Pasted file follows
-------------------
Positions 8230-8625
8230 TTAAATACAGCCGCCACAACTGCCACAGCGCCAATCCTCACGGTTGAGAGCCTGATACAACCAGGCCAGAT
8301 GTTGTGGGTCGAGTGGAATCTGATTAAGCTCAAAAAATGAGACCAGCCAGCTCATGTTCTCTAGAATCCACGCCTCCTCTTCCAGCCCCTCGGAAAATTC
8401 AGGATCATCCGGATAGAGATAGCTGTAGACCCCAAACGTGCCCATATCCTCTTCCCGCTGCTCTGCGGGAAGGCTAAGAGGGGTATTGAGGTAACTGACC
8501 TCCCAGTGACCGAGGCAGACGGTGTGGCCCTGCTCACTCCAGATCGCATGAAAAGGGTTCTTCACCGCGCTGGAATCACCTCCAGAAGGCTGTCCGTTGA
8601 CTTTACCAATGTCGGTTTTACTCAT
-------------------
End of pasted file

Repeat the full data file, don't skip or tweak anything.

Positions 8230-8625
8230 TTAAATACAGCCGCCACAACTGCCACAGCGCCAATCCTCACGGTTGAGAGCCTGATACAACCAGGCCAGAT
8301 GTTGTGGGTCGAGTGGAATCTGATTAAGCTCAAAAAATGAGACCAGCCAGCTCATGTTCTCTAGAATCCACGCCTCCTCTTCCAGCCCCTCGGAAAATTC
8401 AGGATCATCCGGATAGAGATAGCTGTAGACCCCAAACGTGCCCATATCCTCTTCCCGCTGCTCTGCGGGAAGGCTAAGAGGGGTATTGAGGTAACTGACC
8501 TCCCAGTGACCGAGGCAGACGGTGTGGCCCTGCTCACTCCAGATCGCATGAAAAGGGTTCTTCACCGCGCTGGAATCACCTCCAGAAGGCTGTCCGTTGA
8601 CTTTACCAATGTCGGTTTTACTCAT